W13: 7th Multidisciplinary Workshop on Advances in Preference Handling (M-PREF'13)
Organizers: Markus Endres, Souhila Kaci, Kristen Brent Venable and Paolo Viappiani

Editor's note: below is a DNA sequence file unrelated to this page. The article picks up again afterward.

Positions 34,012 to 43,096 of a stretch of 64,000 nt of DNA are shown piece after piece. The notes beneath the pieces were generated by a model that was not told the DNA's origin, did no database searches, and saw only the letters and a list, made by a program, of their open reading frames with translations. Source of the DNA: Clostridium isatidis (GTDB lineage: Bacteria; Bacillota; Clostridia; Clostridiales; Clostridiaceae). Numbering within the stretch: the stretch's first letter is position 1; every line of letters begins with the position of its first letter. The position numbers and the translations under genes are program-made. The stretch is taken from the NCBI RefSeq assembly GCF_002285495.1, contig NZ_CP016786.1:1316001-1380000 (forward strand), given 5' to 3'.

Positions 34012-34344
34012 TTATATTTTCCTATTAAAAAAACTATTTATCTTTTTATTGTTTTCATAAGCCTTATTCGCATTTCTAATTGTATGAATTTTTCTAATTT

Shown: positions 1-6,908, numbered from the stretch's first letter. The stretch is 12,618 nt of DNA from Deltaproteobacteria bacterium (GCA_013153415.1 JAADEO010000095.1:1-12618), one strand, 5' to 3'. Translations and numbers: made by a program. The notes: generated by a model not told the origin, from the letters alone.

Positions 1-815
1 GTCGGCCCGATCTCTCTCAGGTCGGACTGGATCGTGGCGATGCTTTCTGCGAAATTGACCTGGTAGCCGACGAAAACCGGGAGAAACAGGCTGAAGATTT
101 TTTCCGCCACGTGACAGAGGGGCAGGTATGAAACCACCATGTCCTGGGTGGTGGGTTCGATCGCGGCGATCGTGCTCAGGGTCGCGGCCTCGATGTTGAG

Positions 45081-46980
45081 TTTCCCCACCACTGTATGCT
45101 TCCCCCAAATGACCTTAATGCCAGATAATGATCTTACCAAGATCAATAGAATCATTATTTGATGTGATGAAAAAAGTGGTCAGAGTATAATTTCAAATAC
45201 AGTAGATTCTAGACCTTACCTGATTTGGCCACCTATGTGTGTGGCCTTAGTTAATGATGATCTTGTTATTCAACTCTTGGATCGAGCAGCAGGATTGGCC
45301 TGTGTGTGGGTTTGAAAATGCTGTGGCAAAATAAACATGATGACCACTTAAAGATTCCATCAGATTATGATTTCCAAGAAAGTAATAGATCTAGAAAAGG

Preference handling has become a flourishing topic. There are many interesting results, good examples for cross-fertilization between disciplines, and many new questions. Preferences are a central concept of decision making. As preferences are fundamental for the analysis of human choice behavior, they are becoming of increasing importance for computational fields such as artificial intelligence, databases, and human-computer interaction. Preference models are needed in decision-support systems such as web-based recommender systems, in automated problem solvers such as configurators, and in autonomous systems such as Mars rovers. Nearly all areas of artificial intelligence deal with choice situations and can thus benefit from computational methods for handling preferences. Moreover, social choice methods are also of key importance in computational domains such as multi-agent systems. This broadened scope of preferences leads to new types of preference models, new problems for applying preference structures, and new kinds of benefits. Preferences are studied in many areas of artificial intelligence such as knowledge representation, multi-agent systems, game theory, social choice, constraint satisfaction, decision making, decision-theoretic planning, and beyond. Preferences are inherently a multi-disciplinary topic, of interest to economists, computer scientists, operations researchers, mathematicians and more. This workshop promotes this broadened scope of preference handling and continues a series of events on preference handling at AAAI-02, Dagstuhl in 2004, IJCAI-05, ECAI-06, VLDB-07, AAAI-08, ADT-09, ECAI-2010 and ECAI-2012. Since 2008, this series of workshops is organized by the multidisciplinary working group on Advances in Preference Handling, which is affiliated to the Association of European Operational Research Societies EURO. The workshop provides a forum for presenting advances in preference handling and for exchanging experiences between researchers facing similar questions, but coming from different fields. The workshop builds on the large number of AI researchers working on preference-related issues, but also seeks to attract researchers from databases, multi-criteria decision making, economics, etc.